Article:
Navigation Spine Surgery

What is Robotic Spine Surgery?

Robotic spine surgery is a form of Minimally Invasive Spine Surgery. To operate using the Robotic system, the surgeon makes tiny incisions in your body and inserts miniaturized instruments and a high-definition three-dimensional camera. With the help of a monitor & console, the surgeon verifies & manipulates those instruments to perform the operation.

The surgeon uses diagnostic images to determine the size and placement of implants and creates a patient-specific plan based on the individual anatomy. This is used to guide the rigid robotic arm to a specific region of the spine, similar to a planned route or pathway on a GPS. The surgeon uses this pathway or route to accurately place the implants using instruments. Throughout the procedure, the surgical instruments and implants are continuously displayed on the screen for the surgeon and staff to monitor. This display allows the surgeon to view live feedback during the entire procedure for more precise implant placement.

Minimally Invasive Surgery

What is Navigation Guided Spine Surgery?

Image-guided navigation during spinal surgery is an invaluable assistant to MIS surgeons as it allows for a larger area of visualization of bony and so issues through a smaller area of surgical dissection. Utilization of navigation has been shown to improve the accuracy of placement of pedicle screws. Spine navigation was initially used to improve the accuracy of pedicle screw placement. However, over the years, its use has extended into minimally invasive surgical techniques, cervical spine surgery, revision surgery, and spine tumor surgery.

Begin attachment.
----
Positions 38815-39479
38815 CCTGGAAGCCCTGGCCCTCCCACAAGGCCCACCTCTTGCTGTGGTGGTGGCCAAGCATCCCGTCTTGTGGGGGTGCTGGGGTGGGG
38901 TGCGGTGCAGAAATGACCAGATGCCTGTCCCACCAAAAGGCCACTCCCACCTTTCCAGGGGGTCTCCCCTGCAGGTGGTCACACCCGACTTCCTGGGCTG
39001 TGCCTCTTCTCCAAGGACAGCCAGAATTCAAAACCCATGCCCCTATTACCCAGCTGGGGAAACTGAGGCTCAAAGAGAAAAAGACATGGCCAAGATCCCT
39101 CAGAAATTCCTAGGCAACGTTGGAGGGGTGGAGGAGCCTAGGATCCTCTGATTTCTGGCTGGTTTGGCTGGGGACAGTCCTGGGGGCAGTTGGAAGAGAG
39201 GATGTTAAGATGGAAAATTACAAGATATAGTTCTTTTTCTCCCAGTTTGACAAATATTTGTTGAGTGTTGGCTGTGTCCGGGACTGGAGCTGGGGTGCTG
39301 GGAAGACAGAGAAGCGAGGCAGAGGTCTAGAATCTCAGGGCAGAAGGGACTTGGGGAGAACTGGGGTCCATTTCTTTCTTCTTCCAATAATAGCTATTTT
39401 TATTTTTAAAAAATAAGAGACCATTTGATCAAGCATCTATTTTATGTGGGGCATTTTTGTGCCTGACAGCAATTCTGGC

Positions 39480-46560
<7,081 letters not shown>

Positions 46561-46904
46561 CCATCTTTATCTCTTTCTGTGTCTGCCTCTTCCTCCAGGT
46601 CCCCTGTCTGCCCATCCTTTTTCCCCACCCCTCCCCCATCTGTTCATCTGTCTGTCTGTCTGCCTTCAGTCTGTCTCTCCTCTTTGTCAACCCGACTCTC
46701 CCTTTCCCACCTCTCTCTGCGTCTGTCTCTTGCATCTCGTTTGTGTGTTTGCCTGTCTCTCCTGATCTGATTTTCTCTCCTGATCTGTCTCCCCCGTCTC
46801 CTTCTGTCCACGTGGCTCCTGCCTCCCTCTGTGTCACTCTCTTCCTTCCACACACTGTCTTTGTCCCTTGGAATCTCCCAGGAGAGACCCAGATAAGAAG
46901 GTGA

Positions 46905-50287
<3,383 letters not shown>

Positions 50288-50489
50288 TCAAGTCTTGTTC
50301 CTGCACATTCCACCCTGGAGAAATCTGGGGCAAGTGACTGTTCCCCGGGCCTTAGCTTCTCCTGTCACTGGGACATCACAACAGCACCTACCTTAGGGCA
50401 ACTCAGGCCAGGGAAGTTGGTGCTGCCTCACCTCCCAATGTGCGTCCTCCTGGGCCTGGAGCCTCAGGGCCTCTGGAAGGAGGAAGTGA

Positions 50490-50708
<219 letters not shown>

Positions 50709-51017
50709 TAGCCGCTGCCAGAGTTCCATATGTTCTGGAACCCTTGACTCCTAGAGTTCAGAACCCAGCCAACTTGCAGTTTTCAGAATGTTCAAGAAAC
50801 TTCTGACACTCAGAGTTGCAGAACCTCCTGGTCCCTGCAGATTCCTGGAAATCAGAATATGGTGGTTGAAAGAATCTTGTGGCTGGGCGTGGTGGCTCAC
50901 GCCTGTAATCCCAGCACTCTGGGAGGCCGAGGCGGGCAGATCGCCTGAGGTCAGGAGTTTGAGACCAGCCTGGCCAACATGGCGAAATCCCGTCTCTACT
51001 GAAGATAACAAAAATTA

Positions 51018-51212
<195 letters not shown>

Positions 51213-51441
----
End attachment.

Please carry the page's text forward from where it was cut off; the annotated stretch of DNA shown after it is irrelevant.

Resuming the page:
What is Neuromonitoring in Spine Surgery?

Spinal surgery involves a wide spectrum of procedures during which the spinal cord & nerve roots are frequently placed at risk of injury. Neuromonitoring provides an opportunity to assess the functional integrity of susceptible neural elements during surgery. Intraoperative neuromonitoring  (IONM) protects patients by continuously monitoring the central & peripheral nervous systems (the brain, spinal cord, and nerves) which are at risk during surgery. Depending on the procedure, a variety of tests can be used to measure the intactness/ integrity/ continuity of the nervous system function.

What are the advantages of using Robo-navigation and Neuromonitoring in spine surgery?

Robotic systems in spine surgery enhance safety in spine surgery 3-fold: (1) increased accuracy of pedicle screw placement vs conventional freehand techniques, (2) minimally invasive applications (small incision, minimal retraction, dissection, bleeding, and infection), and lastly (3) decreased radiation.

Navigation has enhanced precision of implant placement to as close to perfect as possible, reducing implant-related errors & adverse sequelae. The overall benefits include accurate and safe instrumentation, minimal radiation exposure to the surgical team, reduction of surgeon fatigue, and enhanced patient outcomes.

Neuromonitoring recognizes functional changes in the spinal cord, usually in the reversible phase, when the prompt response of “Spot, Stop & Swap” prevents a neurological complication.

Is Robotic or Navigated spine surgery required for simple minimally invasive /decompression or slip disc surgery?

No – Routine Slip disc surgery, Spinal stenosis surgery, Spinal decompression surgery do not need neuromonitoring, navigation, or robotic assistance. Since the cost of surgery may increase multifold without enhancing the safety of these routine surgeries they are not routinely
recommended in every spine surgery.

 

PHOTO OF NAVIGATION /ROBOTIC SURGERY

PHOTO OF NAVIGATION / ROBOTIC SURGERY

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